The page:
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Breeders' Cup 2017

Riggs, Santana deadlocked at Hawthorne

STICKNEY, IL – For the first time since the 2002 spring meet when Jesse Campbell and Shane Laviolette tied, two riders could not be separated atop the standings at the end of a Hawthorne racing meet.  When the meet closed on Saturday, April 30, jockeys Tanner Riggs and Jozbin Santana were atop the jockey standings with 49 wins apiece for the spring meet.  The title was the second in Riggs carrer, following his first title last fall and the first in the career of Santana.


On the training end, Joel Berndt also grabbed his second consecutive training title, sending out 30 winners, followed by Frank Kirby with 27.  One of Kirby’s top owners, Eagle Valley Farm, earned honors as leading owner with 11 wins this spring.

The spring meet saw a little bit of everything at Hawthorne.  Ten days before the meet was to open, a blizzard of historic proportions dropped over 20 inches of snow on the Hawthorne racing surface.  The track crew did yeoman’s work to have the track open for training just two days later, but the snow removal lasted weeks into the meet.  While snow dominated the start of the meet, rain closed out the Hawthorne spring, raining every day off the turf in the final two weeks, leading to many scratches.


March brought about a struggle to fill races as the schedule in Illinois changed from 2010 to 2011.  In 2010, Hawthorne was supplied 10-12 horses daily from downstate Fairmount Park which was a necessity to boost field size.  With Fairmount Park opening six weeks earlier in 2011, fields at Hawthorne were affected, dropping slightly from the 2010 levels of 7.32 to 7.23 in 2011.


On track, the racing was strong as purse levels were increased from 2010 due to fine work between Hawthorne and ITHA staff to recoup past purse overpayments.  The purse levels brought increased quality of racing to Hawthorne and allowed for many local stakes horses to get early season preps. 


The featured race of the meet, the Grade 3, $300,000 TVG Illinois Derby attracted a full field of 12.  Trainer Todd Pletcher was prominent once again in the Derby as his Joe Vann was victorious.  Joe Vann is on his way to a fine career with the next mentioned step for him being the Grade 2 Peter Pan at Belmont on May 14.  In addition to Joe Vann, Illinois Derby favorite Watch Me Go is slated to run in the Kentucky Derby this upcoming Saturday.


Illinois Champions Day once again provided many fine performances.  While a couple of hard knocking runners in Catalina Way and Denham had fine victories at the right time, the youngsters provided a sign the Illinois breeding industry is still strong.  For the three-year-old boys, Luck With a Kiss ran to a strong win in the Land of Lincoln stakes and three-year-old filly Our Lady in Red posted to most impressive win on the Champions Day card in the Pretty Jenny Stakes.


“Overall, we faced some tough obstacles this spring, but our staff worked very hard to overcome everything that was thrown at them,” stated Assistant General Manager Jim Miller.  “Our track crew was incredible. With the massive amount of snow that fell this winter, to not lose any racing days and only four days of training was a credit to the job done by Track Superintendant Greg Cardenas and his staff.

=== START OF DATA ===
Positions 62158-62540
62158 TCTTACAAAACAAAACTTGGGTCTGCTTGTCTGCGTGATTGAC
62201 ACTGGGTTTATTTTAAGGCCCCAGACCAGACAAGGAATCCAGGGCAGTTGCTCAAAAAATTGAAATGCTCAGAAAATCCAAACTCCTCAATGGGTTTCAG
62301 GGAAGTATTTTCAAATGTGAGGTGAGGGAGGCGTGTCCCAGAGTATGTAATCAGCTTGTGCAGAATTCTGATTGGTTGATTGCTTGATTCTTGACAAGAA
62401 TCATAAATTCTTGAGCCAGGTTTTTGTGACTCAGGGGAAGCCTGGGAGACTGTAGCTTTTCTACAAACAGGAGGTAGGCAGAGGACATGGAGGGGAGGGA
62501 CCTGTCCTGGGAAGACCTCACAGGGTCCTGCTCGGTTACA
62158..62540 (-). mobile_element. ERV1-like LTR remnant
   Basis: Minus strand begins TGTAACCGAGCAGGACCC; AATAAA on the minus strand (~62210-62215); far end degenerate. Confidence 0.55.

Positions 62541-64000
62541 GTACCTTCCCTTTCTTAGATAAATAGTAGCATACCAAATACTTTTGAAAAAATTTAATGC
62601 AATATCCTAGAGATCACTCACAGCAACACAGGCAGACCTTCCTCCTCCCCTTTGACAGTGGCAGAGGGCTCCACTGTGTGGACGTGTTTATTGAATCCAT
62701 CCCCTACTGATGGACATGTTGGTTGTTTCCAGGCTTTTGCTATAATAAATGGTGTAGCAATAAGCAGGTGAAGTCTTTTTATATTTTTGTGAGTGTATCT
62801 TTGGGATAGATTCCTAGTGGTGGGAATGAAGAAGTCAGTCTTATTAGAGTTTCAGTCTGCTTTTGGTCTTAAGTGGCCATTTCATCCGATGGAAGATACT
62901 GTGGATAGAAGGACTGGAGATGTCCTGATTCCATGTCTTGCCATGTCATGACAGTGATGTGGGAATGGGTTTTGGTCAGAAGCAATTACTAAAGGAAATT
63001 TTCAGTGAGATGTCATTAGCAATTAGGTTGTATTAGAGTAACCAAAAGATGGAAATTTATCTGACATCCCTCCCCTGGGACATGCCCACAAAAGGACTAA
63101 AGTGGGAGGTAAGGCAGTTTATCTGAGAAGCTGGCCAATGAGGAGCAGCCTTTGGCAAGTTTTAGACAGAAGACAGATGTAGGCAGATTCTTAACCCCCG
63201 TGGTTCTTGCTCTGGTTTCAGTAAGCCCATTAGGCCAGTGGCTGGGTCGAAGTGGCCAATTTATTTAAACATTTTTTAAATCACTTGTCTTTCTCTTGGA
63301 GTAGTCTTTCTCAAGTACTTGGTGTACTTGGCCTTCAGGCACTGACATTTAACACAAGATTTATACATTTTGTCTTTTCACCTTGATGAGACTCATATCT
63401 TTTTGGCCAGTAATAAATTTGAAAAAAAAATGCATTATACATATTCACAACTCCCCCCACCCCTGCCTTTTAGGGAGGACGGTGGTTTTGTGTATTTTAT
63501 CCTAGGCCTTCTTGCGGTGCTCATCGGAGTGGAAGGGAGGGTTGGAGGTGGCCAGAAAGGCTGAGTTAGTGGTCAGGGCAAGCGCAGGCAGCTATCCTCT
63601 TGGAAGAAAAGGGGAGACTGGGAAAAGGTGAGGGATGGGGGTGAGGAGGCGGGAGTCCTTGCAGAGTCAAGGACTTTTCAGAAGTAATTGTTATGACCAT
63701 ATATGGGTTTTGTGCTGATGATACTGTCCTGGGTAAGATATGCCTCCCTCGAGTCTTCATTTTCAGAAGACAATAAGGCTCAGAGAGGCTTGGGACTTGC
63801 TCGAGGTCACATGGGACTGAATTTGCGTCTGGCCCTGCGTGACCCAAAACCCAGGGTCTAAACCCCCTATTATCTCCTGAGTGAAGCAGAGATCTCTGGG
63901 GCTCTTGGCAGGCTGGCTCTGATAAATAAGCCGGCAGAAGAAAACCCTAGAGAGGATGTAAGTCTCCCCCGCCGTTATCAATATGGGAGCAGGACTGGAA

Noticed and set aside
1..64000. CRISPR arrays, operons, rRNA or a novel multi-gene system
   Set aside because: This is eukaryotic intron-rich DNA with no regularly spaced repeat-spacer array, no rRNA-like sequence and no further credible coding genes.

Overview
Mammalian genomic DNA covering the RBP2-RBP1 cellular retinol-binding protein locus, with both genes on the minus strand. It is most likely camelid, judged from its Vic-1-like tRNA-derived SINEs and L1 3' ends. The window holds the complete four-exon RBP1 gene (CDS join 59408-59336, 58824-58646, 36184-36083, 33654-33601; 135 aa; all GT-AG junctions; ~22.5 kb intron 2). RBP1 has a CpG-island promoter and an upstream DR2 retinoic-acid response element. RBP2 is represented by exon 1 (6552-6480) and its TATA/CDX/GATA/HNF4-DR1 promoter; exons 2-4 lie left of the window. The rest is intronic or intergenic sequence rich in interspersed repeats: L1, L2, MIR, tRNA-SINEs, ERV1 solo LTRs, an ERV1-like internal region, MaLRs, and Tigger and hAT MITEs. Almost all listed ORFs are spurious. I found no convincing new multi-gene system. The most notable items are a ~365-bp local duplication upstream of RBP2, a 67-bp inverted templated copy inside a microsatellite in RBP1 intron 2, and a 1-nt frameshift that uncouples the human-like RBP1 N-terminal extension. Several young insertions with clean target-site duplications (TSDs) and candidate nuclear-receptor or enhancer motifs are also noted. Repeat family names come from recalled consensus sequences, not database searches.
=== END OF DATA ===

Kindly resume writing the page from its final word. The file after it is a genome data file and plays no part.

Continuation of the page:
“In regards to filling races, Racing Secretary Gary Duch and his staff did a great job with what we had to work with.  Losing those 10-12 horses a day that we normally get from Fairmount Park was a huge hit to us and the difference between an increase or decrease in field size and handle this spring.  Without the hard work of our staff and assistance from the likes of Frank Kirby, Joel Berndt, Manny Perez and many others, it would have been an ever larger struggle to fill races.


“It is very hard to do a handle comparison for this spring meet as this year we did not race on Sundays.  We also ran many more eight race cards to maintain what we could for field size.  Between the snowfall that put some trainers behind at the start of the meet and the 7.45 inches of rain that fell on the area in April, the most in 50 years, we had to abandon turf races in the final two weeks.  We had a lot that didn’t work out our way.


“The only true handle comparison that we have is on a per race basis, which has us down about 8% per race for the spring.  We are never satisfied with a handle decrease, but we are already meeting to see what can be done to improve our racing product and marketing efforts for upcoming meets.


“Now the focus is on passing legislation to provide slots at racetracks in Illinois.  All of our state’s racetracks are suffering due to a loss in handle and horses as surrounding racing jurisdictions have gaming.  The tracks and horsemen’s groups in Illinois have worked very closely together to get this legislation passed to save our industry.  If we are successful, Illinois racetracks will provide some of the highest purses in the country and also give a much needed infusion to the breeding program in Illinois.”



Hawthorne Race Course is in its 102nd year of racing under Carey family ownership.  Hawthorne is open daily for full card simulcasting.  Live racing returns to Hawthorne on Saturday, October 1 and runs through December 31.. For more information on racing at Hawthorne, visit our website at www.Hawthorneracecourse.com




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